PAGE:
HW: My social media presence is a direct relation to who I am as a person; nothing I post on any of my accounts is forced, it’s all an extension of who I am and what makes me happy and what I like to surround myself with. Four years ago when, I started posting dance videos of me running on a treadmill, I never would have imagined that it would turn into what I’m doing now, and I think that’s a testament to doing what you love and what makes you happy – what it can actually do for you. But, my confidence and who I am has a person has definitely been affected by my social media presence: it’s taught me how to take criticism, it’s taught me how to deal with negativity; but it’s also motivated me to keep on doing what I’m doing because I have received messages of inspiration and admiration. I’m privileged to be in a position where I can continue on, especially where Hurricane Harvey had a deep impact on our company – our stage was damaged and won’t be reopened for a year, so we’ve been having to scramble with shows and putting on rehearsals, and people still made it out to the ballet saying that they’ve lost everything and that art and coming to the ballet has taken their mind off of the devastation. Hearing that and knowing that is why I do it, that’s why we all do it. My social media presence and what I do on Instagram, at face value is like, ‘oh it’s just flamboyant,’ ‘oh it’s just gay,’ ‘oh it’s just fun,’ and it is! But there’s an underlying message of there’s power in being yourself and bringing joy to other people.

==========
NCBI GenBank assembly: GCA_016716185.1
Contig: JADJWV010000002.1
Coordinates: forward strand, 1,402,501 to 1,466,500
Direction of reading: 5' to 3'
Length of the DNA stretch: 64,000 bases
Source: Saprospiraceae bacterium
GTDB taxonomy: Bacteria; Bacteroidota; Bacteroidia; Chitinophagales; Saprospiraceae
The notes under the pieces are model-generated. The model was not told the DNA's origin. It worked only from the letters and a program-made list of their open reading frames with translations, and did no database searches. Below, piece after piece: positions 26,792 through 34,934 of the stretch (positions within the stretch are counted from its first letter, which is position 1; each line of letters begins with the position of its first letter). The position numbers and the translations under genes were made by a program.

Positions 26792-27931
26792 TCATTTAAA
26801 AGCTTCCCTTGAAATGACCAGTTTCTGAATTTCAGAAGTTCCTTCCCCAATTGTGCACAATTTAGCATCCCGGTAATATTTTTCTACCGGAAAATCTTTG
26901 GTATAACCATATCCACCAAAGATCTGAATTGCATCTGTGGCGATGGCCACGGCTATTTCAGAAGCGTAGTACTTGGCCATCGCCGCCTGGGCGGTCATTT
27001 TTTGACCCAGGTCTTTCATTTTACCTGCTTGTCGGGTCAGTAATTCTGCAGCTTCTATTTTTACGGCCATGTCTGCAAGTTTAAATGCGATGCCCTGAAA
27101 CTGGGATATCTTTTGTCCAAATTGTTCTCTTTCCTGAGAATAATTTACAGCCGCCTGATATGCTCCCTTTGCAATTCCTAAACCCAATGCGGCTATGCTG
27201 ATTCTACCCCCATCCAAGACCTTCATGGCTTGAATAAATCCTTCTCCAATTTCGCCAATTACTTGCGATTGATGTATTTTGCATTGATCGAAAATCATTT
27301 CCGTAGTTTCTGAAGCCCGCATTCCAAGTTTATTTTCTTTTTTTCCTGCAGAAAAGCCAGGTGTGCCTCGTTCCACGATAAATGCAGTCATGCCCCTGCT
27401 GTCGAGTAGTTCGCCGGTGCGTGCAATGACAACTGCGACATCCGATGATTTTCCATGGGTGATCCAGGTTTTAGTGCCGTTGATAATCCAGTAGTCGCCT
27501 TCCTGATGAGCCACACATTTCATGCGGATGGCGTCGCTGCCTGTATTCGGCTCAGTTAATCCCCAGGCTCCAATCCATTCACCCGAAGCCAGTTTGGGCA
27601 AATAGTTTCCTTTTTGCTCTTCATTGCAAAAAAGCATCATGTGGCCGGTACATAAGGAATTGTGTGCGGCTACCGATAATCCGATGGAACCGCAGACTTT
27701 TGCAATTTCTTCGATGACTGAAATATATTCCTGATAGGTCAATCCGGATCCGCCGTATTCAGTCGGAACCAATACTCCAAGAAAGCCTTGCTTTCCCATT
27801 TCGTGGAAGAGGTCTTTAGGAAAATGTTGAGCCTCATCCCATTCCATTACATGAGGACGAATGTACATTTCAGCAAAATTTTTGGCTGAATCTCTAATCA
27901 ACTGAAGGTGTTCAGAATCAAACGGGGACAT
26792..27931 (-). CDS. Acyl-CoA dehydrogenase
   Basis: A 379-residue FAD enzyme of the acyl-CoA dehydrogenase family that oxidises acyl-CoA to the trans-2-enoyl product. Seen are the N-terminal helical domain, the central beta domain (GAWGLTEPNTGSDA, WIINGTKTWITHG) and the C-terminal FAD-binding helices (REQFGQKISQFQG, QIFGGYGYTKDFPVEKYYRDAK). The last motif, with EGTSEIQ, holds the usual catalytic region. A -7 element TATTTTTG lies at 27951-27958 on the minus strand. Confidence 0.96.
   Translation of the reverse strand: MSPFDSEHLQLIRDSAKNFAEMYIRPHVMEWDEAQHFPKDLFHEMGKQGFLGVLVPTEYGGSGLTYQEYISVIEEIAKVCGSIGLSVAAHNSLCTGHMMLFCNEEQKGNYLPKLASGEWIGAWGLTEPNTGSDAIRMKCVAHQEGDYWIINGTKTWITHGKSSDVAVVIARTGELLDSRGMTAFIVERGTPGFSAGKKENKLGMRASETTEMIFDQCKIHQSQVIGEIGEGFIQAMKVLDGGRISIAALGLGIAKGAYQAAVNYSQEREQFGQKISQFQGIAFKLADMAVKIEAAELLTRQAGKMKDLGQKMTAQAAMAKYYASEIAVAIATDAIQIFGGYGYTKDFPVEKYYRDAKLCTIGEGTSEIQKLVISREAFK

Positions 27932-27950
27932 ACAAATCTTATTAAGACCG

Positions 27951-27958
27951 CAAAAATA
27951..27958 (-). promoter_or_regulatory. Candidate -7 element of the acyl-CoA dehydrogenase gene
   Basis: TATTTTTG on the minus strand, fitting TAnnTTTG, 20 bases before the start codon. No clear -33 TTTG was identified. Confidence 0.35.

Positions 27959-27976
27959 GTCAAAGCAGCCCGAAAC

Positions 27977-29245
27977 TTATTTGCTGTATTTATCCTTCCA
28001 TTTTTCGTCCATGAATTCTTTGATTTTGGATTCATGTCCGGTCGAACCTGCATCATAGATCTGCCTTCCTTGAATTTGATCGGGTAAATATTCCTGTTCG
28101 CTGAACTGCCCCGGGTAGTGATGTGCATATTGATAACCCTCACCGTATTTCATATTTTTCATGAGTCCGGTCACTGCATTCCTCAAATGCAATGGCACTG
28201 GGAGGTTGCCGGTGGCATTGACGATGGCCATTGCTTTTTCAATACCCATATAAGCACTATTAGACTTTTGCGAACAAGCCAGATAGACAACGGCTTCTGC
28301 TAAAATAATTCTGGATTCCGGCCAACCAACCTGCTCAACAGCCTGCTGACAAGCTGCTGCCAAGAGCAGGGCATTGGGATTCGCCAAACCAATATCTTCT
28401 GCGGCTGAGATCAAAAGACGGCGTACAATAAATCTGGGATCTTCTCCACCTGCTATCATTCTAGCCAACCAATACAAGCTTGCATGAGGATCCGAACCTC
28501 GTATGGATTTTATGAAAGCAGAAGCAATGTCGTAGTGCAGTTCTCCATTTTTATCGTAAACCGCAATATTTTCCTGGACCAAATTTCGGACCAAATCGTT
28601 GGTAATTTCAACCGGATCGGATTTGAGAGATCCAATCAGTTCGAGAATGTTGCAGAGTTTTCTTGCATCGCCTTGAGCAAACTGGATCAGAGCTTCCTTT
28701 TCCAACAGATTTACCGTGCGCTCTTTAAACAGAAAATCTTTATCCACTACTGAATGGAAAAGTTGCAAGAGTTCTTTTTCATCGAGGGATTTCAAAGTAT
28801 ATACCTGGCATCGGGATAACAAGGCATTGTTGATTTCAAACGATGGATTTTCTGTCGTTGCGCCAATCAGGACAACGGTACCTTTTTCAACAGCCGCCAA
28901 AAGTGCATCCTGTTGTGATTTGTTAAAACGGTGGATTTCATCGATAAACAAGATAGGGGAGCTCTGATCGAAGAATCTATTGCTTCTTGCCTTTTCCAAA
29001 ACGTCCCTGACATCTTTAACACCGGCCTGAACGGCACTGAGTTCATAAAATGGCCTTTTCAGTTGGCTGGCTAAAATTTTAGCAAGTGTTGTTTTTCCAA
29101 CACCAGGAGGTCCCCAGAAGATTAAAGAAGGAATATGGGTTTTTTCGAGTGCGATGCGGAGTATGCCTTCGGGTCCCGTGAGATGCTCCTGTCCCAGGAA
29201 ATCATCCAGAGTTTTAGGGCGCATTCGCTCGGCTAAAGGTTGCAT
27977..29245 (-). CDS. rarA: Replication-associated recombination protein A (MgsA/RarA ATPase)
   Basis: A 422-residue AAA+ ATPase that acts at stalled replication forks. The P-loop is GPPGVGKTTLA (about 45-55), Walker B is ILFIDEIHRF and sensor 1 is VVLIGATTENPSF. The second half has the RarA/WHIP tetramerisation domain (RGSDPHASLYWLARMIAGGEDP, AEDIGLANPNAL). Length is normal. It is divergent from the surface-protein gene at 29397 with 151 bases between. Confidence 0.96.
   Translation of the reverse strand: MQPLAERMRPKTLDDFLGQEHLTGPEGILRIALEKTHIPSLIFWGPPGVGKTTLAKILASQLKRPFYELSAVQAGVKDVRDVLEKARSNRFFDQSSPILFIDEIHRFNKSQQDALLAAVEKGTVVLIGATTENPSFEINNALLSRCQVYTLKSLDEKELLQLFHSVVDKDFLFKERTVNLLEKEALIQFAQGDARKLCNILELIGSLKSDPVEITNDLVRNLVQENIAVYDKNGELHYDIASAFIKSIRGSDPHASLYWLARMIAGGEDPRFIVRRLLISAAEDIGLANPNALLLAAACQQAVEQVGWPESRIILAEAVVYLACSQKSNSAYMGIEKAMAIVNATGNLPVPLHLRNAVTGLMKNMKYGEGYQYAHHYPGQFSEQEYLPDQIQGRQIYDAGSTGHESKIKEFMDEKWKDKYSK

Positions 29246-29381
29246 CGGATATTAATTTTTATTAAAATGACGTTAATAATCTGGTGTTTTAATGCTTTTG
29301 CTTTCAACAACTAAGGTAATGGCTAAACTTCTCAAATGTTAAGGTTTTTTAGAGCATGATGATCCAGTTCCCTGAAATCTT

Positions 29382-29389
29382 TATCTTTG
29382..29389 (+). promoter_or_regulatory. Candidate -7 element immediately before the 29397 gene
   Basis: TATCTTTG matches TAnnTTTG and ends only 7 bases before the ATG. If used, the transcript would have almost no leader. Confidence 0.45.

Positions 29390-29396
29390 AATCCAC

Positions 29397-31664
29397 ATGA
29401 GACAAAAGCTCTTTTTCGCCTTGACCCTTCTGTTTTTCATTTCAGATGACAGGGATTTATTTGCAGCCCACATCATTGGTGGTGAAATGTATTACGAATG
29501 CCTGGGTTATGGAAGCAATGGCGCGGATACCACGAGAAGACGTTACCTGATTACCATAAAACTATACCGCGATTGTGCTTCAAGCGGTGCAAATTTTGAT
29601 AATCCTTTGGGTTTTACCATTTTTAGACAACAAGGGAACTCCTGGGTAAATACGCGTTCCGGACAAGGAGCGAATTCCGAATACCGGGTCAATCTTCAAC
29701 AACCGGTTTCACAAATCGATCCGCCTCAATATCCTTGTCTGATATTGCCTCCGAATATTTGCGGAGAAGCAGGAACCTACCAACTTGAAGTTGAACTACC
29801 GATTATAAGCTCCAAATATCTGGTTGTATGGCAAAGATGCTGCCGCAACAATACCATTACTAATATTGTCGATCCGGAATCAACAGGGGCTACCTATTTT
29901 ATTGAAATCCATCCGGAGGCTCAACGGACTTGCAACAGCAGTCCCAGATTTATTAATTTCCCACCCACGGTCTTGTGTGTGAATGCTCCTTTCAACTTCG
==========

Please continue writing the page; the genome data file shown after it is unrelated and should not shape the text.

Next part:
JI: Lastly, you talked about how after the Hurricane and the devastating loss it’s caused, how everyone still came together for the ballet. How do you think art and dance can unite people and create community?